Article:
The Lord God took the man and put him in the garden of Eden to work it and keep it.” Genesis 2:15
It was time to go to work. It may sound out of date…and maybe it is but I was counting the days till I turned 15. Not because I was eligible for a learner’s permit, not because I was on the edge of moving on to high school but because, wait for it, I could get a work permit. You see in Florida when you turned 15 you could get your social security number and get a work permit and…work. I was ready and I had an in.
Sue Lovell was a neighbor who lived catty-corner from us at 6008 Carlton Road. She lived in one of the nicer homes in the sub-division that had surrounded us, and we lived in our “used to be” army barracks. I can remember Sue well. She was a little different but at the same time very kind. Well, she worked at this small restaurant called the Village Oven and she offered to try and get me a job if I wanted. Well, I wanted and next thing I knew I was hired.
My job was not working on a computer or running a business and making life changing decisions. No, I started by serving people…sorta. Looking back, it probably was a little challenging especially for someone just getting their feet wet in the working world. First, I was the busboy which meant it was my responsibility to clear all the tables. As soon as someone left, I rushed out and cleaned the table. Second, I was the dishwasher which meant I scraped the plates and then loaded and ran the commercial dishwasher that was tucked out front under the counter. Of course, I also unloaded the dishwasher and made sure there was a constant supply of plates, bowls, glasses, and silverware. But wait there is more.
I was also head of the cleaning crew—which consisted of—me. After our customers left, I was to mop the restaurant floor and clean the bathrooms. Looking back, it seems that besides the cooking and waiting, I had my hands in just about everything. There was always plenty to do…time passed quickly, and it taught me responsibility. I was beginning to get the feel of helping and serving others. The best part of the job, of course, was getting paid. My hours varied from a few to a lot, and I made a whopping, jaw dropping seventy-five cents an hour. Since this was about 1969, I suppose that was a fair wage and that seventy-five cents went a long way.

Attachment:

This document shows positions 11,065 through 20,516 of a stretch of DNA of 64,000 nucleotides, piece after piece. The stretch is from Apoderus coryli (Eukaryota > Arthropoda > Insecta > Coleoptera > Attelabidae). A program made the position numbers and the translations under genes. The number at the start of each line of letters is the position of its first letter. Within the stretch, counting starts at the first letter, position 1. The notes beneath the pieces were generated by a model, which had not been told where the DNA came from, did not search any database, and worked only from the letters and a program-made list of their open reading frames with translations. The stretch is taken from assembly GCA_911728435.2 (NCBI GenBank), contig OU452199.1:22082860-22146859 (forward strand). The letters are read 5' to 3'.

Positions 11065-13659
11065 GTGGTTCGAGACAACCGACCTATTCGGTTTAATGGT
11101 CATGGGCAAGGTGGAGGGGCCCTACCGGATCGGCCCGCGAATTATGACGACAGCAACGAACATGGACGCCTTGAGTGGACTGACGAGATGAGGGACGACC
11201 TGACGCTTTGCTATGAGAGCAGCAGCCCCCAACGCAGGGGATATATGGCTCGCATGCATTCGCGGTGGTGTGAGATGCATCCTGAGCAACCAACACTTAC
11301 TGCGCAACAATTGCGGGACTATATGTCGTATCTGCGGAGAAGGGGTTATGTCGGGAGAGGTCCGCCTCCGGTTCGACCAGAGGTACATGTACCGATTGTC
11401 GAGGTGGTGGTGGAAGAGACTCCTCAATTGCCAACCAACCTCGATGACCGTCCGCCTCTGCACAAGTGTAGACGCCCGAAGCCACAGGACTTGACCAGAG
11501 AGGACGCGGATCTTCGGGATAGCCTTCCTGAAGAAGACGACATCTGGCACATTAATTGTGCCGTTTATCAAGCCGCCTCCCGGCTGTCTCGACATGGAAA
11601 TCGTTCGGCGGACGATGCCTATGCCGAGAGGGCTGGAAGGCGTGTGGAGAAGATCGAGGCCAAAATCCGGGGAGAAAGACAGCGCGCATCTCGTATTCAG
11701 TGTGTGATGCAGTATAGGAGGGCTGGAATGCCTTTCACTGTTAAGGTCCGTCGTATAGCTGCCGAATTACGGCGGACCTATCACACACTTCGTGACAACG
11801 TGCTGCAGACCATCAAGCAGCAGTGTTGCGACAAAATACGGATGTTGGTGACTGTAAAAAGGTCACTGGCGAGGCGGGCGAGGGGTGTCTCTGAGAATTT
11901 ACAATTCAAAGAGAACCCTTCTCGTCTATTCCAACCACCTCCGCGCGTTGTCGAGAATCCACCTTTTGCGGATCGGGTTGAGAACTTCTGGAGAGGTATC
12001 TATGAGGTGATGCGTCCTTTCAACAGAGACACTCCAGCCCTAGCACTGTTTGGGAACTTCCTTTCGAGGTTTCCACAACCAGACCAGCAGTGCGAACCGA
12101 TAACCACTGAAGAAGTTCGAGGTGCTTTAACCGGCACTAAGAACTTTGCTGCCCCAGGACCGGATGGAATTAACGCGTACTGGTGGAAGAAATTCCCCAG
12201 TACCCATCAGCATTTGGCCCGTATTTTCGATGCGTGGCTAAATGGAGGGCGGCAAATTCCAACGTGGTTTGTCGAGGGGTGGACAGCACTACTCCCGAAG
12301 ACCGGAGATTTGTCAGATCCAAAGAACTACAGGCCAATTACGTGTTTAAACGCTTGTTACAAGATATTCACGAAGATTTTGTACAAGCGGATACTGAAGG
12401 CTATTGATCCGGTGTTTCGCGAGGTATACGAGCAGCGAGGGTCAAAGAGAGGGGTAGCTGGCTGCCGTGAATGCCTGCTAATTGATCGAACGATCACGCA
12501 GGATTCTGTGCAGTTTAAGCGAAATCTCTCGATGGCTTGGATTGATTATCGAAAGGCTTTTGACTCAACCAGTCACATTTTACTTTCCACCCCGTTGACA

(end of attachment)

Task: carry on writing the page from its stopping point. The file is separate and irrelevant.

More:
I can remember my largest paycheck was around $23. It must have been during the summer, and I worked somewhere over 30 hours. I always felt a little rich when I got my check, but that week—I felt more than pretty rich—I felt like Mr. Rockefeller. There is a certain pride in a job done well and getting paid “certificates of appreciation” as Rabbi Daniel Lapin calls them. Most of us call them dollars and they did make me feel appreciated. I can’t remember exactly how long I worked at the Village Oven but I worked long enough to appreciate the value of bringing home a paycheck. I worked long enough to spread my wings a little and fly the friendly skies of growing up.
I’m grateful to Sue Lovell for helping me get the job and I am grateful that my Momma and Daddy drove me the six or seven miles to work and picked me up…sometimes late at night. I know now that often it is the small things that people do that should and do get stuck in our memories. It is also the small things that can make a big difference later on. My first job taught me about serving others, commitment, responsibilities, respect for my bosses, and teamwork at an early age. I can’t measure the entire value of that work experience, but I know I sure learned a lot about how the adult working world operated.
God gave us work even before sin came along. He knew the value of a man, woman or young adult getting their hands dirty. He knew the value of working and making a difference and while it may seem hard at the time, the benefits can last a lifetime. Genesis, the first book in the Bible, says, “The Lord God took the man and put him in the garden of Eden to work it and keep it.” The God who made us knows what is best for us. I’ve heard it said that we should bloom where we are planted, and I think that means caring for the garden around us too. If you find yourself a little overwhelmed with this work thing or any other thing, just ask God and He will lend a hand…He’s got this. Bro. Dewayne